Connect with us


American Founder Of St Mary’s Hospitals Constructs Level 3 Facility Next To The One He Lost To Nakuru Nuns



Dr Wiliam Charles Fryda, a missionary at St Joseph’s Hospital in Gilgil, Nakuru County. Photo|SMG

Dr William Charles Fryda, or as locals call him Muzungu wa nyumba, which loosely translates to ‘white kikuyu’ has said he’s too old to give up and used his savings to build a level 3 modernized mission Hospital few meters to the one he lost to Kenyan nun.

Dr Fryda lost the control of a Sh3 billion hospital in Nakuru after a long court battle between him and the Nuns he had involved in the previous project.

For the past seven, Dr Fryda and the Assumption Sisters of Nairobi battled over the ownership of St Mary’s Mission Hospital in Gilgil, Nakuru County and St Mary’s Lang’ata in Nairobi.

In September 2017, the Environment and Lands Court in Nakuru ruled in favour of the nuns leaving the American Priest without hopes of sustaining his dedicated mission.

Dr Fryda has since appealed the matter and even as he awaits the court’s determination on the case, he seems to have never fade up his spirit as he has already set up another hospital about 100 metres from the St Mary’s Gilgil.

Dr Fryda has built a level 3 St Joseph’s Hospital, which he says was named after Mary’s husband in the Bible, a home he says he’s recreating much he lost through the court’s ruling, and taking the competition for patients to the nuns’ doorstep.

“Please don’t take photos of me, I am an old man and my face is no longer attractive,” Dr Fryda jokingly tells SMG’s journalists as he joins the women on the bench for a chat.

Dr Fryda narrated his journey to establishing a second medical facility after losing the first one in the first round in court.

Related Content:  How A Tour Agency Conspired To Defraud Congolese Football Club Sh14 Million

“We appealed against the Environment and Lands Court’s decision and are still waiting for the Court of Appeal to decide,” he says of the matter pending in court.

“We had to start somewhere urgently to help those in need of services as we figure out how to start other facilities,”  Dr. Dra answered why he chose to set up another facility so close to St Mary’s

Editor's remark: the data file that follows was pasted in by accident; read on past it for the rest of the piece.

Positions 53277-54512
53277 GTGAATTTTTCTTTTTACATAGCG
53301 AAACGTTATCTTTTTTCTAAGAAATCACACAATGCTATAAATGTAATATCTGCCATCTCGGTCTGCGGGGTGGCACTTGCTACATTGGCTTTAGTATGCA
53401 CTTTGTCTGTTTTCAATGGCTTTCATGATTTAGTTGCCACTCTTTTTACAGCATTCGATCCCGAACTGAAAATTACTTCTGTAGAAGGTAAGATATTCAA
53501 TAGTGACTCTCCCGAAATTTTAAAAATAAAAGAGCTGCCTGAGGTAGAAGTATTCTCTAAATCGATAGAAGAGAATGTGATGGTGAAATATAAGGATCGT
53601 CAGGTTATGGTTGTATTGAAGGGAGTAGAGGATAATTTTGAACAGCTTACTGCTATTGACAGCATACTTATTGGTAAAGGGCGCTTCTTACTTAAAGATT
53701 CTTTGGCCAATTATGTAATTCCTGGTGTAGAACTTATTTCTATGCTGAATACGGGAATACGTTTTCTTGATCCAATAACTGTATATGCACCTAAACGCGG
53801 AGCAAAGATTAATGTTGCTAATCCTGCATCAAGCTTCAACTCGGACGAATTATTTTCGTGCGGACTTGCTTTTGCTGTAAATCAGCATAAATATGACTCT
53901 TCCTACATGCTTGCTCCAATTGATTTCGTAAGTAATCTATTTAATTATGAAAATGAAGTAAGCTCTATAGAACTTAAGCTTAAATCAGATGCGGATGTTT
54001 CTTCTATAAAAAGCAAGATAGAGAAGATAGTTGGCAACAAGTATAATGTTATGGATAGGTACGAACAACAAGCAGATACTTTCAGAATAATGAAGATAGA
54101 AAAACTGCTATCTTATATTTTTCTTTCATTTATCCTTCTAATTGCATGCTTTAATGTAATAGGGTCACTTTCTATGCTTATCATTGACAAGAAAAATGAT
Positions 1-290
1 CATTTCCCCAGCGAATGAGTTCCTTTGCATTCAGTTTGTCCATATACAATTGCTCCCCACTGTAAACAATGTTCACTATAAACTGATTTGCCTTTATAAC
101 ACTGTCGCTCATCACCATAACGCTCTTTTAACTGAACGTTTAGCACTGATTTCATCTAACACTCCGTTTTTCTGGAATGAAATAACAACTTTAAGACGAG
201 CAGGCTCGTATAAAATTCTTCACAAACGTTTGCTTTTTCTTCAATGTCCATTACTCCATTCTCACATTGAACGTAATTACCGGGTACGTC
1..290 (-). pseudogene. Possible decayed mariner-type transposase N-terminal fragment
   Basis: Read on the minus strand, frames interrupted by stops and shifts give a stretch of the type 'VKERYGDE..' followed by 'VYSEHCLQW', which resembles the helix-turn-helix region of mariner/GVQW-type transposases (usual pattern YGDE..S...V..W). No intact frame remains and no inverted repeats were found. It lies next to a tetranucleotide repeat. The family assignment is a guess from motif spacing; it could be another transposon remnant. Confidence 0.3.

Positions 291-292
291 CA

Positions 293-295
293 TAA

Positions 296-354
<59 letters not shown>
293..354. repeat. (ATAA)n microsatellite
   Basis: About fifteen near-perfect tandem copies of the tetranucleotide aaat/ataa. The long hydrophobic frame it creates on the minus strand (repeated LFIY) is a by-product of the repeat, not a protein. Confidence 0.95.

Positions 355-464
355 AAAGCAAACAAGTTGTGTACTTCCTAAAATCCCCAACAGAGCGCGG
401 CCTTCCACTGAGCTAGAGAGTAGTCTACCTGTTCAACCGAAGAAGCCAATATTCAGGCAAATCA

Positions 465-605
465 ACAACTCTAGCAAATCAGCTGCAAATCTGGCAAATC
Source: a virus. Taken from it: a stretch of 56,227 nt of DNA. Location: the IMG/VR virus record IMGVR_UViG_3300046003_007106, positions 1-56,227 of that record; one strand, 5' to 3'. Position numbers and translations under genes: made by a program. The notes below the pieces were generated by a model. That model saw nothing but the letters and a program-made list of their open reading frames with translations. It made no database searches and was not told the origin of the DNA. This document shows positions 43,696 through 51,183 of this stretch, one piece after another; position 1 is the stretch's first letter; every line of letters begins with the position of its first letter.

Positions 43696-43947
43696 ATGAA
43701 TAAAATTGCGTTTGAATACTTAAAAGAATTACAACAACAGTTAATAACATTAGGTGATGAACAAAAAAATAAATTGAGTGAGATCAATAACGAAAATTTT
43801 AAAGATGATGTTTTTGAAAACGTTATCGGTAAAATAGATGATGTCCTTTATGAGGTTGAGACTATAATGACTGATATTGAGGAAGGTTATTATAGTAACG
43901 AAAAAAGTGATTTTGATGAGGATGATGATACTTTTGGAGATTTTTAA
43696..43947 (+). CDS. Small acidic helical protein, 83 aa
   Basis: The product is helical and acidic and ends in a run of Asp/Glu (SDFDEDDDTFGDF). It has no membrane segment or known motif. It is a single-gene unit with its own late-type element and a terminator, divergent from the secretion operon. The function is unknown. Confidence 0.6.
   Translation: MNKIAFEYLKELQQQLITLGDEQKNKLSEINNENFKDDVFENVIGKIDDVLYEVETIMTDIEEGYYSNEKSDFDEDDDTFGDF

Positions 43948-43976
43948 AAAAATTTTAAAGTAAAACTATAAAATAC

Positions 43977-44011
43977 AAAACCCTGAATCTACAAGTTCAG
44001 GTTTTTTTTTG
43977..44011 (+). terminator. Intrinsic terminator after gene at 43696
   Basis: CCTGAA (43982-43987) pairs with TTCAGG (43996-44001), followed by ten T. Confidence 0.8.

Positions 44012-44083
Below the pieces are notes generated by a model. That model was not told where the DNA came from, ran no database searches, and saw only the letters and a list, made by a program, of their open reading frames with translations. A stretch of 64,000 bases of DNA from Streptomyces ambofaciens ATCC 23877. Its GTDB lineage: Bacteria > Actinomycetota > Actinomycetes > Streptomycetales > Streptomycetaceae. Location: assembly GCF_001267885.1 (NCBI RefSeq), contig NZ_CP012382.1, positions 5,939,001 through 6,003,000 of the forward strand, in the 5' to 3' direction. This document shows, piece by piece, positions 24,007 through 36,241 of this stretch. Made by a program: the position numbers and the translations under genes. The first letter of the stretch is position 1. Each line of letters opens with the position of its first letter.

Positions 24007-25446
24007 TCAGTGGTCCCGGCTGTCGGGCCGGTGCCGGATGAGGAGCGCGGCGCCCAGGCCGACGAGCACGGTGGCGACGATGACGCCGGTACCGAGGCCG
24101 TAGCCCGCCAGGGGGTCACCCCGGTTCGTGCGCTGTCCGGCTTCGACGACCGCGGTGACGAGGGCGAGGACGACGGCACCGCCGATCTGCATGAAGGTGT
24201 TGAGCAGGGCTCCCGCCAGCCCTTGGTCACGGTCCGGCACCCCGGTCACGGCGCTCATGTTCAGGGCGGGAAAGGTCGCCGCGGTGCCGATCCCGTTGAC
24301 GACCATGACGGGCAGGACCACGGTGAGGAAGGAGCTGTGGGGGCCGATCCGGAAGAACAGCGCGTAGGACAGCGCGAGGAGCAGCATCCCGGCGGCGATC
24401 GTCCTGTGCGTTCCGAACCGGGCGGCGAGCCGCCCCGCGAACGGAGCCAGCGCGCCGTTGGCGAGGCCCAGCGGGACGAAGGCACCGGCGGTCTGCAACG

The skills remained with us and we chose not to bury them. I, however, hope we will get our facility back,” he says.

“With me is a group of like-minded medical professionals who have after months of soul searching realised the need to have this facility in place. A Kenyan family that I will not name has given me 9.5 acres in Njoro Nakuru County and I will be building another facility there in near future ” he says.

St Joseph’s is a three-storey building, part of what used to serve as a medical school, has been converted into a 70-bed capacity hospital, an x-ray room and an operating theatre.

According to records seen by SMG, the facility has attended to more than 100 out-patients since it opened its doors to the public on Monday last week. The records also indicate that more than 60 patients were attended to on Monday alone.

An American citizen, whose father was a cowboy and mother a teacher, Fryda arrived in Kenya in 1991 with the Mary-knoll Fathers and Brothers.

On whether he is still a Catholic priest and how he relates with John Cardinal Njue after the bruising court battle, Fryda stated that once one is ordained a priest he remains a priest till the day he receives a letter from the Pope for excommunication. Something that he said has not happened to him yet.

Related Content:  Sonko’s Testimony In Kamukunji School’s Land Grab By Private Developer

“If someone chucks you out of your home into the streets, do you still remain related to them? Fryda is a Catholic and Njue is still his spiritual leader like any other Catholic followers in the country,” he says.

Forget the Catholic battle the old man has been embattled in for almost a decade now. Forget about his sponsors. St Mary’s Hospitals have been helping a lot of Kenyans and many as we all know our health systems are almost dysfunctional if not yet already.

Kenyans are dying in the few death traps the government calls ‘national referral hospitals.’ Cancer is killing poor Kenyans and missions hospitals that are supposed to be pillars of hopes for poor Kenyans are pouring flammables on the already burning menace.

Health should be a priority in this country. Politics that we have inserted in our hearts is doing more harm than good. Why aren’t Kenyans fighting for themselves the same way these politicians they blindly worship are fighting for themselves?

Kenya Insights allows guest blogging, if you want to be published on Kenya’s most authoritative and accurate blog, have an expose, news TIPS, story angles, human interest stories, drop us an email on [email protected] or via Telegram


Most Popular